A newspaper reported that Transnet had made a mistake in rehiring errant CEO Gama – a mistake!

The taxi industry declares itself ready for regulation – amazing!

Eskom accepts renewable energy then discovers this that its network cannot handle a greater supply. Oops!

Xenophobia in Gauteng dictates who may be employed – are immigrants not generally the braver/better souls in a society and therefore worth gaining? The real issue is control of who comes in – a pipe dream.

The SABC is desperately casting around for others to collect its revenue: do you remember that politicians dumped the idea of encoding signal to ensure that those who connect, pay? Clearly unreasonable!

Traffic fines by WhatsApp: why not? It’s cheap, quick and everyone uses it – as opposed to registered letters which, practically speaking, have ceased to exist.

Cell C is going down the drain – to the detriment of the empowerment dreams that went with it.

There are, at the margins, positive things happening… but I want to see more before I turn bullish on South Africa… The main issue is the absolute wastage that takes place through corruption, and that there are no consequences… those consequences must be furious… We’re starting to see some light at the end of the tunnel…

Piet Viljoen, Chairperson – RECM

The above sounds, and is, grim, however, there’s hope and at lower levels the pushback against corruption appears to be gaining momentum. Mr Magashule is (if guilty) the obvious target at the top level – if he’s prosecuted it will illustrate a commitment which all of us hold in doubt. Mr Zuma is a lost case.

Different: most companies make it difficult for employees to leave. King Price will pay an employee R50k, plus his first month’s salary, to leave if, directly after starting, he is miserable at work. The thinking is refreshing in that it only wants positive people to work there. Having fun rubs off on others and clients.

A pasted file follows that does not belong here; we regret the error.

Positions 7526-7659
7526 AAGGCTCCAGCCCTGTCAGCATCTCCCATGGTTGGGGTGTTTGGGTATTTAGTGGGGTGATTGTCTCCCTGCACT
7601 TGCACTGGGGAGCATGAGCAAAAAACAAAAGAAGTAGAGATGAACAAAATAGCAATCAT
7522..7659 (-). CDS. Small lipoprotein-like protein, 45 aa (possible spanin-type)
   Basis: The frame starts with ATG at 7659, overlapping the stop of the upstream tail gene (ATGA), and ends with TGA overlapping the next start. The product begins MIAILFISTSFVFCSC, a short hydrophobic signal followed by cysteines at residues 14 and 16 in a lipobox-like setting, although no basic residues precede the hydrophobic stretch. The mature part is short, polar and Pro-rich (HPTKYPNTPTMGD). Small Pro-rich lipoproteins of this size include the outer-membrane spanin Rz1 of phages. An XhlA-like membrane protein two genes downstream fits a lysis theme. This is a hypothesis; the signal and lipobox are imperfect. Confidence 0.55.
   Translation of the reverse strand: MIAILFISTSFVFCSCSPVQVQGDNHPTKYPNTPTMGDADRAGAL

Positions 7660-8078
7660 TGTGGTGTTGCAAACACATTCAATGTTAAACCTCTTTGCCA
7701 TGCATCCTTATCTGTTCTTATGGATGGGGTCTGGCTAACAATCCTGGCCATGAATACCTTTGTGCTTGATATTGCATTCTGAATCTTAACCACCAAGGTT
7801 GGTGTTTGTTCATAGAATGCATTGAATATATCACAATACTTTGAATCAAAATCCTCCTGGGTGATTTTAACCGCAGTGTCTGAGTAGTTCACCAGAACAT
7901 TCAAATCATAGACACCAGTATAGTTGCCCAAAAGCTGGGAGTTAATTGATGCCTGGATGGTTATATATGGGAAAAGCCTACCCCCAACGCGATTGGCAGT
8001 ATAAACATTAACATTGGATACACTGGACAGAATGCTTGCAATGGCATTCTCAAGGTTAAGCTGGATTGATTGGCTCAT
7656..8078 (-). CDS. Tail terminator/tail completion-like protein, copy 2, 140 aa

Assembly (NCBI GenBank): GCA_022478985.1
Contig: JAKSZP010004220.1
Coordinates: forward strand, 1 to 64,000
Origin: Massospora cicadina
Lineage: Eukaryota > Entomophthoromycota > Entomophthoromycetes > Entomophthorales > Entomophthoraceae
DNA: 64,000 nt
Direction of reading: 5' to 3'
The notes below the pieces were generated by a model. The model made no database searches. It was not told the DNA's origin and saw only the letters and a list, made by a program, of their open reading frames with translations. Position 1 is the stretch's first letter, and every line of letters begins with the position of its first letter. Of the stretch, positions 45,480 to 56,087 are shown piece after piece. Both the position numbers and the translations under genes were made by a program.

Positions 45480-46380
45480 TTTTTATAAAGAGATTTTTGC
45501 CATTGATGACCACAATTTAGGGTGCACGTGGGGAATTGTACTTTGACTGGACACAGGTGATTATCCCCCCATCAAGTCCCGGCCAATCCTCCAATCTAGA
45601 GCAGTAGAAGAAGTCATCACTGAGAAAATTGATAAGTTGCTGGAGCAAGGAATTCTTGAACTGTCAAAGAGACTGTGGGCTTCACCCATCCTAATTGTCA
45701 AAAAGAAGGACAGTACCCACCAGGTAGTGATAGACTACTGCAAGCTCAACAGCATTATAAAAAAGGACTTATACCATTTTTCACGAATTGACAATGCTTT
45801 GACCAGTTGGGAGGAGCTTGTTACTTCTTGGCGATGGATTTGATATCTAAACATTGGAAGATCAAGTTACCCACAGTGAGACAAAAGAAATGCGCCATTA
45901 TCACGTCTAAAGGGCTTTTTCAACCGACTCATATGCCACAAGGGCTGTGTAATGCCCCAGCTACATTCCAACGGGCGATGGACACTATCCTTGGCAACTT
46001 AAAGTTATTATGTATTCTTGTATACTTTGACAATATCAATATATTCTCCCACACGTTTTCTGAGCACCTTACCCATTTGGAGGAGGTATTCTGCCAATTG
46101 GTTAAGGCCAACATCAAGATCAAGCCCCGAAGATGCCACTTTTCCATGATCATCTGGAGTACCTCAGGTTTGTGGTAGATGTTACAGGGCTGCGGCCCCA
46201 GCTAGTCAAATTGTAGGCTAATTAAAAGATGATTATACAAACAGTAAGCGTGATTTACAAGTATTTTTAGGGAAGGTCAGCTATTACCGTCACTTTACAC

It is common knowledge that property prices are down and that the middle sector of our housing market is buying rather than renting. The result is that, as conveyancers, we are working bed*nnered! Marketers talk up a rise in homeowner sentiment but, on examination, the rise is marginal i.e. 1%: desperation marketing or a trend? Flat rentals show an 11% vacancy rate.

Part of the whole discourse is a grouping that believes that one should sell now as prices will inevitably drop as affordability issues bite.

Yesteryears darling, the listed property sector, is 50% down.


The investigation into timeshare, ongoing for some years, has not yet been put to bed. Clearly a hard nut to crack.

eThekwini has launched a 350 ha/ R10bn development on the old Corobrik site adjacent to Durban North.

Dispute resolution in community schemes: Reference

Much more fun are the following:

Our state has at last un-clenched on state-owned farmland and will release some 530,000 ha for land reform. Good – kudos to Ms Didiza.